Implementing the Joint Information Environment (JIE) is a huge challenge but well worth the effort. It repre- sents an opportunity to create an integrated environment for information protection, transmission and sharing. Achieving this
objective would enhance our nation’s
joint warfighting capability and save
resources in the process. Unfortunately,
doing so has been a struggle.
The armed services were mandated to implement the JIE in 2012,
but progress with the initiative has
been slow going. Numerous memorandums as well as strategic guidance
and declarations from the most senior
Defense Department leaders have not resulted in more
substantial achievement in the JIE endeavor. The pertinent
questions that follow are: How critical is this objective, and
what can the department do differently to ensure we reach
the finish line?
I view achieving the JIE’s objectives as extremely important, and I suspect I am not alone in this position. The drivers
behind the original vision link two major operational imperatives. First, modern warfare, weapons platforms and the
supporting force-projection structure rely on trusted information at the speed of need. The ability to seamlessly share
information across all battlespace domains—land, sea, air,
space and cyberspace—gives the U.S. military an asymmetric
advantage and enhances joint military effectiveness.
As a nation, we expend a lot of energy and resources moving information across domains and between platforms to
achieve information dominance. This demonstrates our
appreciation of information’s value, but it calls into question
the effectiveness of our methods, which leads to the second
imperative. We no longer can afford to devote so much time
and money to providing duplicate capabilities to generate
dominance in an era when both resources and decision cycles
Given this reality, what can be done to advance the JIE
effort? What should we be doing differently?
Let’s examine the source of the problem. The struggle
seems to stem from a December 2012 JIE execution order
(EXORD) that directs Defense Department components to
participate in the JIE effort and align resources to enable its
objectives. However, the EXORD did not include the necessary tools to enable implementation. As a result, progress lags
Establishing a Joint Force Component Command (JFCC)
that is responsible for information dominance and made up
of service components would be a move in the right direction.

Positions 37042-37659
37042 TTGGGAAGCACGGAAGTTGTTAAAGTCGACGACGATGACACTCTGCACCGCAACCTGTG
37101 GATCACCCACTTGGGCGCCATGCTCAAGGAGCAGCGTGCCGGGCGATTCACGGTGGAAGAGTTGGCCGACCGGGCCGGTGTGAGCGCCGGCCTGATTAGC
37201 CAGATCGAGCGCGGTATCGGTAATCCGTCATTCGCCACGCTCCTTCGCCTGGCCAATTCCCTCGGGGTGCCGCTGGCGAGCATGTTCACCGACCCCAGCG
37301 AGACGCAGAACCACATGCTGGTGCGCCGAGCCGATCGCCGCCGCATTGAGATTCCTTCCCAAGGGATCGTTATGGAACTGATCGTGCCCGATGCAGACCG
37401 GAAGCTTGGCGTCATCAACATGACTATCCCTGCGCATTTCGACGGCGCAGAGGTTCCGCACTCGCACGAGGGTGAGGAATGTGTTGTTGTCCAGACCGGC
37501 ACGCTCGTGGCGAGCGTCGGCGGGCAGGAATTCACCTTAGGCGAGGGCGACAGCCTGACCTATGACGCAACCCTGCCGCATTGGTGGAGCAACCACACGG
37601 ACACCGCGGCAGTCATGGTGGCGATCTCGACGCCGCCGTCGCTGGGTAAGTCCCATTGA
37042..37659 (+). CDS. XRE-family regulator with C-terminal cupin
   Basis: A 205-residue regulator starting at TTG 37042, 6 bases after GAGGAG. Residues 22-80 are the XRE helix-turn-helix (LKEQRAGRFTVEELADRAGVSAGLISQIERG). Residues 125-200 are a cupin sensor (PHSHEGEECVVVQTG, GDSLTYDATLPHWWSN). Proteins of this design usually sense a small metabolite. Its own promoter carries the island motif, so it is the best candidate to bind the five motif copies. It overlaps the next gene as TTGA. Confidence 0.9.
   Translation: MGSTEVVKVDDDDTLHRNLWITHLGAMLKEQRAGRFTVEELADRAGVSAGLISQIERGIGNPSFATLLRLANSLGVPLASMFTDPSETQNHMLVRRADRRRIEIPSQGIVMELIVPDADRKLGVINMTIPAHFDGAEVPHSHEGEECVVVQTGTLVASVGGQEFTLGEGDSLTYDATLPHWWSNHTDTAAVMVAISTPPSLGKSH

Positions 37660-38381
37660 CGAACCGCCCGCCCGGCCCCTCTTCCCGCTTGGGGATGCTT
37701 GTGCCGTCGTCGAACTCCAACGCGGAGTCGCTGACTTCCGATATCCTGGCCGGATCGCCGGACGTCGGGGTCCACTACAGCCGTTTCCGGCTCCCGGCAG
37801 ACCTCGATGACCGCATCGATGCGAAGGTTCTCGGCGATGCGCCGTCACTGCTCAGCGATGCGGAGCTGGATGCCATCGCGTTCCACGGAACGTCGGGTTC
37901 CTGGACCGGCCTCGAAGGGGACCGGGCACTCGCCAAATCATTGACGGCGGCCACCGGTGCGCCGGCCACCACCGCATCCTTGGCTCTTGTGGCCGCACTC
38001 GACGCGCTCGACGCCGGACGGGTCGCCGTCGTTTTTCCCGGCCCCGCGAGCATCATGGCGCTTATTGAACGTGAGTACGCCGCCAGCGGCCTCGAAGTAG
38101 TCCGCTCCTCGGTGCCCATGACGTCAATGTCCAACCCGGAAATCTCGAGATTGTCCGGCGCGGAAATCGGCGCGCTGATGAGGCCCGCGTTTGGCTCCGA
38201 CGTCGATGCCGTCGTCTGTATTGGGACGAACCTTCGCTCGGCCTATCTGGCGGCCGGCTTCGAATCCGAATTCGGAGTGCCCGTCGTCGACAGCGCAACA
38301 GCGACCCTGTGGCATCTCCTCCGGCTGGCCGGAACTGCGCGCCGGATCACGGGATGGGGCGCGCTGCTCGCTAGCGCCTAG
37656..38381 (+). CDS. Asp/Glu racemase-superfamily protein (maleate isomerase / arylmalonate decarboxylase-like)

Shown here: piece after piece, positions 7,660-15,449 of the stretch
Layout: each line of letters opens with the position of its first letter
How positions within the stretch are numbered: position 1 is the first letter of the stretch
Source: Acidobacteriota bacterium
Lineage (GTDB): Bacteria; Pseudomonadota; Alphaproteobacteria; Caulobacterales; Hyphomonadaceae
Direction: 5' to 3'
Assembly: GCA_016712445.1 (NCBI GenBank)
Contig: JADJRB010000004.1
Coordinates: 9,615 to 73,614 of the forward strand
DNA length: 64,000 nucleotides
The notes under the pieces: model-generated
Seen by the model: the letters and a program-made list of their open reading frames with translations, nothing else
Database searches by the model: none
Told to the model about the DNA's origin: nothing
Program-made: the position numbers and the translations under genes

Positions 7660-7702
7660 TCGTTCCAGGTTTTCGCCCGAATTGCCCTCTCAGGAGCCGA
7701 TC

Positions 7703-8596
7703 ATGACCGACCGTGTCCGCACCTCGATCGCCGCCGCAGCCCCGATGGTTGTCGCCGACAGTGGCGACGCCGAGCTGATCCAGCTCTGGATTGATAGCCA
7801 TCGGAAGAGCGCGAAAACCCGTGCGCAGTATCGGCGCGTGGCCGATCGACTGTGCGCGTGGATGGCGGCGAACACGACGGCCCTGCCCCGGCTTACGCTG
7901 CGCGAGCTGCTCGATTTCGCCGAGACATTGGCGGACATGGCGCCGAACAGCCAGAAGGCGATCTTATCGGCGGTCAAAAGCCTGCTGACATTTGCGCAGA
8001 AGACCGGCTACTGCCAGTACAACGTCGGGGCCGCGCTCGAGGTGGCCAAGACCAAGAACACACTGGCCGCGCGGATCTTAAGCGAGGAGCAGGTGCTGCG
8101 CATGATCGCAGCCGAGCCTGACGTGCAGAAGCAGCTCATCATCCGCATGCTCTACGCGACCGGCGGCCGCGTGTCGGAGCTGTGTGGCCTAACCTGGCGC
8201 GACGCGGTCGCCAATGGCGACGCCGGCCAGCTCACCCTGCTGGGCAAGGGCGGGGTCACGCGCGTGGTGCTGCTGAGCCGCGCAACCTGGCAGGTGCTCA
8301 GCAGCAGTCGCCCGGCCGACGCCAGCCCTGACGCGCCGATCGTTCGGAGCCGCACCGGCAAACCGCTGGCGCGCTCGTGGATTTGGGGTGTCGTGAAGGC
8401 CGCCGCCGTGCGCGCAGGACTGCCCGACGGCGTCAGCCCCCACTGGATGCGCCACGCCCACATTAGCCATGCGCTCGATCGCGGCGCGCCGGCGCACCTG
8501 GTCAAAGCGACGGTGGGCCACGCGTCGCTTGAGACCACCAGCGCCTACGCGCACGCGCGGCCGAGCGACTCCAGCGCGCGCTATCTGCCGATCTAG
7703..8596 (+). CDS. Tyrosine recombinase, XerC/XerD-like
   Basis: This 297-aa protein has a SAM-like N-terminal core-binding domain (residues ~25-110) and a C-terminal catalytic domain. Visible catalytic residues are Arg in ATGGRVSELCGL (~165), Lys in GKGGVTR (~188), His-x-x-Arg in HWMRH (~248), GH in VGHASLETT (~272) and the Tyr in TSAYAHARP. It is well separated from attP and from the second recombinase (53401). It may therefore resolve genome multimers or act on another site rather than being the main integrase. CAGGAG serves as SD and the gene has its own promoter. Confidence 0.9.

This would create an organization with the mission, authority and incentive to make the JIE happen. Aligning the JFCC
under the U.S. Strategic Command makes sense because this
JIE Is an Opportunity We Cannot Afford to Let Slip Away
BY LT. GEN. MIKE BASLA, USAF (RET.) functional command has elements of information dominance
embedded in its other mission sets for strategic deterrence,
space operations, cyber operations and C4ISR.
In addition to establishing a responsible military organization, we also must address the tale of the purse strings. The
strategy of allowing the services to align their information
technology modernization is not working. Simply put, not
enough money exists to do all that the services are asked to
do. Budgets have been declining with the drawdown of the
wars, sequestration and the additional burden of maintaining legacy infrastructure and systems while acquiring new
systems. Adding another mandate within the services’ total
obligation authority (TOA) likely will make it DOA, or dead
on arrival. The JIE does not make it above the cut line when
the services rack and stack a long list of must-do items. Project
timelines have been stretched to the point where achieving full
operational capability seems doubtful. A firm milestone mandate, together with dedicated resources, will put a stake in the
ground and signal the department’s commitment.
Finding additional funds is not a reliable expectation, so
redirecting existing information technology modernization
funds from other service activities offers the best alternative.
This will ensure that dollars are used as intended and in a manner aligned with JIE objectives. The Defense Department will
need a strong central authority to identify those dollars and
oversee the effort. This falls logically into the chief information
officer (CIO) lane. Congress already has passed portions of
the Federal Information Technology Acquisition Reform Act
(FITARA), which provides the CIO with greater authority over
the services’ information technology decisions and efforts. That
authority now should be expanded further. Acquiring information technology and administering it in a centralized manner is an industry best practice that the Defense Department
could adopt. Congress also can help by inserting JIE directive
language into the National Defense Authorization Act and by
requiring progress reports.
The convergence of the services’ information technology
into the JIE offers significant operational and fiscal advantages.
Putting teeth into the effort—in the form of a CIO authority
and resources—will help lead to successful implementation.
One needs only to take a page from the Intelligence Community Information Technology Enterprise (ICITE) playbook to validate this position.
After we complete the JIE and
ICITE, our next step should be
to bring these two environments
together. This would further
enhance the power of information by accelerating its dissemination—but we will save that discussion for another time.
Lt. Gen. Mike Basla, USAF (Ret.), the former chief of information dominance and chief information officer of the U.S.
Air Force, is the senior vice president of Healthcare, Litigation
and Enterprise IT for CACI.
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